Lead Supervisor: Peter Clark  Department of Meteorology, University of Reading

Email: p.clark@reading.ac.uk

Co-supervisors: Sue Gray, Department of Meteorology, University of Reading; Humphrey Lean, Met Office; David Flack, Met Office; Matt Lehnert, Met Office

Radar scan

Figure 1: A distance/height scan from the high-resolution 3 GHz Chilbolton radar, showing differential reflectivity (ZDR); the red/purple out to around 60 km shows a stably stratified layer up to about 2 km. Above this are convective towers initiating away from the surface, eventually (70 km on) precipitating to the surface and destroying the stable layer. From Browning et al., 2007.

Deep convective clouds, such as those associated with thunderstorms, are responsible for the heaviest rain as well as strong winds, downdraughts and other high-impact weather. They are often generated as air near the ground is warmed by solar heating. However, sometimes they occur in air separated from the ground by several kilometres. Such elevated convection can occur day or night and can result in the most severe thunderstorms and flash flooding. However, even our most advanced Numerical Weather Prediction (NWP) systems struggle to forecast elevated convection well. Poor representation of elevated convection is rated the second most important forecast problem the Met Office in the UK and is a major priority area for international Met Office partners.

While the basic environmental characteristics favouring elevated convection are known, at least in some cases, the mechanisms leading to triggering are poorly understood, and, prior to 2023, there has been little observational work apart from ad hoc studies and one relatively recent US field campaign. Poor predictability may arise because local (elevated) variations in, e.g., convergence or humidity that cause initiation are harder to constrain in numerical models than those in layers close to the ground which are directly influenced by surface topography. It is also possible that models have systematic errors that are important for these clouds.

During summer 2023 a major field campaign (WesCon) occurred over the western central UK aimed at studying deep convective clouds; the starting point of this PhD project will be analysis of data collected from radar, satellites and in-situ meteorological research aircraft, together with simulations from state-of-the-art ensemble weather forecast systems. Many situations were observed, including cases involving elevated convection. The objective of this PhD project is  to understand deficiencies in the representation of elevated convection in km-scale models that have high enough resolution to represent convection explicitly, such as the Met Office’s deterministic and ensemble high-resolution systems (UKV and MOGREPS-UK, respectively). The ensemble forecast system, in which many perturbed versions of the flow are generated, will then be used with techniques such as ensemble sensitivity analysis and spatial ensemble spread techniques to help deduce the nature of the predictability of elevated convection given particular environmental conditions. The research can also be extended to elevated convection events in other regions of the world, particularly where the Met Office runs convection-permitting forecasts. This includes the USA, where the model is run for the NOAA Hazardous Weather Testbed, or over India or China, where it is run for the Climate Science for Service Partnership programmes.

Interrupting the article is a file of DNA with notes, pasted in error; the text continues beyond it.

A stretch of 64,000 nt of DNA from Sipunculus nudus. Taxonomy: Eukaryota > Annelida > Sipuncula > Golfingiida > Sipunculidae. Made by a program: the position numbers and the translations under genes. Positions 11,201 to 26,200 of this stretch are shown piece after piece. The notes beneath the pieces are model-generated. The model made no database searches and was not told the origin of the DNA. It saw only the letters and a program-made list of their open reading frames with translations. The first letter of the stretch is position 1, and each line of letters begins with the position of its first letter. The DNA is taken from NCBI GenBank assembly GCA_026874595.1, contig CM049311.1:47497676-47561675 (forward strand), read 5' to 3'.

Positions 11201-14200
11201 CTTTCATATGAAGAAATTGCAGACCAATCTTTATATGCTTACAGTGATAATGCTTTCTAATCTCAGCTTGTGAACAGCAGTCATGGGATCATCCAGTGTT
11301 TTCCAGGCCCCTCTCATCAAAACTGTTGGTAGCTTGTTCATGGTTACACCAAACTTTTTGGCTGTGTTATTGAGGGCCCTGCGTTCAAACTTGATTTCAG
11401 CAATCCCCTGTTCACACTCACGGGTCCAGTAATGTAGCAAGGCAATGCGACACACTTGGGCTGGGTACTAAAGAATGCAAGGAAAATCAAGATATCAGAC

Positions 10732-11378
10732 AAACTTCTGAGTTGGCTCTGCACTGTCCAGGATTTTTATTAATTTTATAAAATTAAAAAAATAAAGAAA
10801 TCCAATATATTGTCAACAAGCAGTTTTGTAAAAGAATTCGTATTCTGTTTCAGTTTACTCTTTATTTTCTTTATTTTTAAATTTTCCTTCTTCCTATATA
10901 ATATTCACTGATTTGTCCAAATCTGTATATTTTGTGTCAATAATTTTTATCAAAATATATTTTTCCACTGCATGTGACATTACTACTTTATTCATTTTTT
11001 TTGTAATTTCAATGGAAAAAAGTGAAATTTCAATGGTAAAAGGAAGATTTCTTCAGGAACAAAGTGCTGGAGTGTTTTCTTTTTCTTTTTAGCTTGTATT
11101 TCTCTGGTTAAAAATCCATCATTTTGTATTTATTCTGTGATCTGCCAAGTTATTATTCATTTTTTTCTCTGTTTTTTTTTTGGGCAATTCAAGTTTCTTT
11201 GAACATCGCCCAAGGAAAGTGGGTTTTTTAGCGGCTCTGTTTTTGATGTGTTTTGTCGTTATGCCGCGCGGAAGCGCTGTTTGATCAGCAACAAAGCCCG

Lower-resolution weather forecasting and climate models cannot resolve convective clouds – the clouds are smaller than the numerical grid. Their effects on resolved scales have to be estimated using ‘parametrization’ schemes. The Met Office is developing a new parametrization scheme called CoMorph, that has many improvements over its predecessors. However, poor representation of elevated convection is also a major deficiency in the performance of the new parametrization. It is anticipated that the new understanding that arises from this project will therefore have broader impact through improving these models.

Training Opportunities

The student will:

  • Work with experts in Reading and the Met Office.
  • Spend 3 months working within Met Office HQ with operational meteorologists (mentored by one of the Deputy Chief Meteorologists).
  • Develop considerable understanding of NWP systems.
  • Develop analysis skills using large datasets to gain insight into fundamental physical processes.
  • Gain understanding of the predictability of hazardous weather and the practical application of forecasts and, through extended visits to the Met Office HQ, their customer applications.
  • Develop communication skills with knowledgeable users through interaction with operational meteorologists and across the Parachute project.
  • Develop software skills in Python and FORTRAN.

Student Profile

This project would be suitable for students with a degree in physics, mathematics or a closely related environmental or physical science. Students with no meteorological background are expected to undertake relevant training within the University of Reading meteorology MSc programmes.

Funding Particulars

This project has CASE support from the Met Office.




Keith A. Browning et al, 2007: The Convective Storm Initiation Project. Bull. Amer. Meteor. Soc. 88 (12): 1939–1956.

Clark, P., Roberts, N., Lean, H., Ballard, S. P. and Charlton-Perez, C. (2016) Convection-permitting models: a step-change in rainfall forecasting. Meteorological Applications, 23 (2). pp. 165-181. ISSN 1469-8080 doi: https://doi.org/10.1002/met.1538

Corfidi, S. F., S. J. Corfidi, and D. M. Schultz, 2008: Elevated Convection and Castellanus: Ambiguities, Significance, and Questions. Wea. Forecasting, 23, 1280–1303, https://doi.org/10.1175/2008WAF2222118.1